Behind Ontario’s mineral wealth is the geological advantage offered by the Mid-Continental Rift, which curves for more than 2,000 km across North America and is one of the world’s great continental rifts. Also called the “Keweenawan Rift”, it stretches across Lake Superior near Marathon, ON, all the way across Minnesota, Michigan, Wisconsin, Iowa, Nebraska and Kansas.
The Mid-Continental Rift is the same structure that formed Lake Superior and the world-class Keweenawan peninsula copper-mining region in the US, which housed the initial copper rush in the mid-1800s and was mined for more than 150 years.
Because of severely fragmented claim ownership there are currently few copper developments on the Ontario side of the Keweenaw, providing an opportunity for Copper Road Resources Inc. (TSXV: CRD), which is among the most active juniors in the area.
The company’s namesake property covers 21,000 hectares within the Batchewana Bay district, about 85 km north of Sault St. Marie.
President and CEO John Timmons, who took the helm in 2020, said what attracted him to the property was its potential scale. The assemblage included the former Coppercorp mine and the Jogran porphyry (see below for property details). The claim holders were trying to get a deal done on the East breccia target and the Tribag mine, which Copper Road Resources managed to do in March 2021.
According to the news release, the company formerly known as Stone Gold entered into an option agreement with the claim holders through a payment of $240,000 and issuance of 2.3 million shares.
The property package has a proven history of copper production containing two former mines: Tribag, historically, processed 1 million tonnes at 1% Cu, and Coppercorp had historical production of 1Mt at 1.16% Cu.
“When it’s wrapped up next spring, we’ll have this whole district which includes two past producers,” Timmons told AOTH over the phone, talking about CRD’s claim consolidation program’s success, on Monday. “We’ve consolidated 90% of these regional targets so the Tribag Zone along with five known breccias in the area, three of which were previously mined.”
Copper Road property
There are several confirmed zones of mineralization within property boundaries — Tribag, Glenrock, JR (Richards/Jogran) and Coppercorp — each hosting multiple targets for exploration. Together, they span 30 kilometers of CRD owned contiguous claims.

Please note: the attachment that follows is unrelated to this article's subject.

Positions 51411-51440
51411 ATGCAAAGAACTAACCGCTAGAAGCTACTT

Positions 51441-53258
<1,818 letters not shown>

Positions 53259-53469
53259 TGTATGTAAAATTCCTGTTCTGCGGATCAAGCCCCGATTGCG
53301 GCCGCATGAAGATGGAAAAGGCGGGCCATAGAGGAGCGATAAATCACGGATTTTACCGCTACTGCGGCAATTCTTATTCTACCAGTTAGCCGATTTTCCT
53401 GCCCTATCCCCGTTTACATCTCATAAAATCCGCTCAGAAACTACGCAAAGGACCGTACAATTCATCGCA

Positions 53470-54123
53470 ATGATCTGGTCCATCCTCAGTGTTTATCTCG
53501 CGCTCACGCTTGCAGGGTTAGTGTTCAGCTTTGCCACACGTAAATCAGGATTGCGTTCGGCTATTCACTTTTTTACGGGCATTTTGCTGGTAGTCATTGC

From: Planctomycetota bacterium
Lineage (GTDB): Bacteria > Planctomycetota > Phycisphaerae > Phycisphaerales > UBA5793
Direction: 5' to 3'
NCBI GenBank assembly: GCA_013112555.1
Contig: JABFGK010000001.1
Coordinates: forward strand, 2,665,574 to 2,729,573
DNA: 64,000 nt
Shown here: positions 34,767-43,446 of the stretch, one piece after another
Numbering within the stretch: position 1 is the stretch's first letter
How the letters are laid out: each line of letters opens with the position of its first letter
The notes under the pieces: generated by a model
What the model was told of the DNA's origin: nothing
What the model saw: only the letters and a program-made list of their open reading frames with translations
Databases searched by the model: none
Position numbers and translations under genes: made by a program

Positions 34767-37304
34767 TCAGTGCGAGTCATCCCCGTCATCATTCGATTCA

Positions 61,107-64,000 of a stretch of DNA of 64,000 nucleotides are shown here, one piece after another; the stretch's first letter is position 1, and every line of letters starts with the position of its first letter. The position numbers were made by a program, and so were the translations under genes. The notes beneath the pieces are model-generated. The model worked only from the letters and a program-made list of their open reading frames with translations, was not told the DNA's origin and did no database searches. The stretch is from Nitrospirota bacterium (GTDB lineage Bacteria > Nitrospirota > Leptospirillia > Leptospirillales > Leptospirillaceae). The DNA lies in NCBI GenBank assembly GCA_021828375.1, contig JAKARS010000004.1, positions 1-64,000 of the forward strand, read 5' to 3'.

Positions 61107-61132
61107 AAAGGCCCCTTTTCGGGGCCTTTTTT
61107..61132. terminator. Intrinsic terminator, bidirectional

The company is focused on two zones of near-surface mineralization at Tribag and JR, which are approximately 12 km apart.
The former Tribag mine represents a porphyry-style copper deposit, consisting of four breccias (Breton, West, East, South). Its reported historical production (1967-74) was predominantly from the Breton breccia.
Historical estimates (historical estimates are not 43-101 compliant and are not to be relied upon for investment purposes) by Teck Resources, its former operator (1966-72) identified 40 million tonnes at 0.4% copper from the Breton breccia, and an estimated 125 million tonnes at 0.13% copper and 0.05% molybdenum from the East breccia.
The JR Zone consists of the Richards breccia, a near-surface copper target, and the Jogran surface porphyry, which has been drilled to a depth of 200m. The two targets are located 900m apart.
John Timmons, president and chief executive officer of Copper Road, comments:
“We are eager to see the assays from the JR zone; over the past year, we completed 4,200 metres of diamond drilling and have established both the Tribag and JR zones as large-scale at-surface Cu-Mo-Au-Ag [copper-molybdenum-gold-silver] targets. The JR zone is in the centre of 30 kilometres of mineralization, with two past-producing high-grade copper mines, the Coppercorp to the southwest and the Tribag to the northeast.
“The company believes this region has the potential to deliver several much larger copper-dominant polymetallic deposits based on the extensive Cu-Mo-Au-Ag mineralization throughout this contiguous 24,000-hectare project.”
The company believes that the JR zone has a current footprint of copper mineralization that is 1.5 kilometres long and 550 metres wide (open) based on reconnaissance MMI (mobile metal ion) soil lines and historical data compilation completed by the company (see press release dated June 6, 2023).
The JR zone is just one of several alkalic porphyry targets across the property, which also includes, among others, the former Tribag mine, Con-Negus and Gimlet Lake. The company currently compares these targets with well-known alkalic porphyry deposits and clusters in British Columbia, such as Galore Creek, Mt. Milligan, Mt. Polley, Afton-Ajax (Iron Mask) and Copper Mountain.
Last year, Copper Road completed 3,000m of drilling at the Tribag Zone, with all eight holes returning significant intervals of near-surface mineralization (i.e., 9m at 1.47% copper equivalent), proving the continuity, depth, and additional mineralization outside of historical models at the Breton breccia.
The company this year raised $400,000 through a private placement, putting it in a good position to accomplish its exploration goals.